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What are Predatory Journals?
Predatory journals are online free journals that promise to provide quick peer review for submitted articles, but which instead send authors large bills for publishing articles without providing the promised peer review. Predatory journals hurt the readers of their articles by claiming that the articles have been reviewed by experts, when they have not.
This guide includes resources and suggestions to help you determine whether or not to use a particular online journal.
Resources for Identifying Predatory Journals
Think. Check. Submit.
This website guides users through determining where to submit their articles for publication. It includes a checklist for assessing journals. The website is supported by an international group of publishers and others who support quality journal publishing.
Directory of Open Access Journals (DOAJ)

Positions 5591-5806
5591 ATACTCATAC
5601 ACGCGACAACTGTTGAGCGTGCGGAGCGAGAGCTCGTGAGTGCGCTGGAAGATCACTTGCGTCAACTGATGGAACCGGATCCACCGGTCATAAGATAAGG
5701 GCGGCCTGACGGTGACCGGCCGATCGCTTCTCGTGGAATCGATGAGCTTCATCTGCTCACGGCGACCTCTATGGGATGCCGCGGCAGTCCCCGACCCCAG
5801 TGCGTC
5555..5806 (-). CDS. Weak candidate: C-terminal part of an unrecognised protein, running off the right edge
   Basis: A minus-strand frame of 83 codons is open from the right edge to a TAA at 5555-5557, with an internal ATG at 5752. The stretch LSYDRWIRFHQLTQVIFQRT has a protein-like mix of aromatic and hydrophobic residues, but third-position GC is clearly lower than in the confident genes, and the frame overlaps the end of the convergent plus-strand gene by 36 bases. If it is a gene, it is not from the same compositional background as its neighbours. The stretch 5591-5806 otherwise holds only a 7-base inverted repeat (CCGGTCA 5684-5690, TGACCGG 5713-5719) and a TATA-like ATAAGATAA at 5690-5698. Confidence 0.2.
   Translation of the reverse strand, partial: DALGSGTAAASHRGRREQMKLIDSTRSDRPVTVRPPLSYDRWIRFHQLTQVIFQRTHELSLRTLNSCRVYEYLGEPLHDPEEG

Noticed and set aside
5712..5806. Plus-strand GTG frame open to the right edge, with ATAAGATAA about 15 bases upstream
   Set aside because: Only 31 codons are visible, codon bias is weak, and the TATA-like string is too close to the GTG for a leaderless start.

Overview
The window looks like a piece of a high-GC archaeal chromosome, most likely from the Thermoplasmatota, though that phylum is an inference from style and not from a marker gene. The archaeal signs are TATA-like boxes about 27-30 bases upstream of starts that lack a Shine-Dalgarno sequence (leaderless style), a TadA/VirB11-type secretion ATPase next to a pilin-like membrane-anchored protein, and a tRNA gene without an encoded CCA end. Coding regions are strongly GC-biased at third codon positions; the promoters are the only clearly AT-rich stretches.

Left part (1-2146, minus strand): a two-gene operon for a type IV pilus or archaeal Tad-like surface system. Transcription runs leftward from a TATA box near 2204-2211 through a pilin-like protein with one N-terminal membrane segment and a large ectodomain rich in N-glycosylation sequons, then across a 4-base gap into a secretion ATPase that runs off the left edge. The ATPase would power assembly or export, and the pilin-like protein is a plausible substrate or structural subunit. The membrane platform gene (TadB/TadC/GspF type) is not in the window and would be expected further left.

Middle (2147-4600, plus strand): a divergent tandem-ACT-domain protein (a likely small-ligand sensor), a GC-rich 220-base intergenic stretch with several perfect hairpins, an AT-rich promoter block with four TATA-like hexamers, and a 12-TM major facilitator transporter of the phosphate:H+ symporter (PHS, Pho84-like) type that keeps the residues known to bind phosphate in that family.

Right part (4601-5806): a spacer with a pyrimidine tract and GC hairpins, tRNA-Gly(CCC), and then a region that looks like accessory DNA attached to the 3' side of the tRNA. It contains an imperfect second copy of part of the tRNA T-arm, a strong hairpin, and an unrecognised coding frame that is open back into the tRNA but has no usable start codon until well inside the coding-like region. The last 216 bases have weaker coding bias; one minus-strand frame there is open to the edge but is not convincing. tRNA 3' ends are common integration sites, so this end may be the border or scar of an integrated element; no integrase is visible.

Look for the orange DOAJ seals and green check marks for journals which have been verified to use best practices in publishing.
Library Databases and Predatory Journals
Most library databases include only articles from reputable journals and most library databases make public the list of journals they index. Here are two ways to use those lists:
- Before you submit an article to a journal, check to see if that journal is indexed in the database(s) you use.
- If you find an article from a source other than a database, check to see if that journal is indexed in the database(s) used most in that academic discipline.
Google Scholar does not make judgments about the journals it finds and predatory journal articles have appeared in Google Scholar results. Before you use an article found in Google Scholar, evaluate the journal using the resources above.
Need help determining if a journal is reputable?
The librarians at the Joseph W. England Library will help you to determine if a particular journal is reputable or predatory. Use the Ask a Librarian link on this page to send us a message.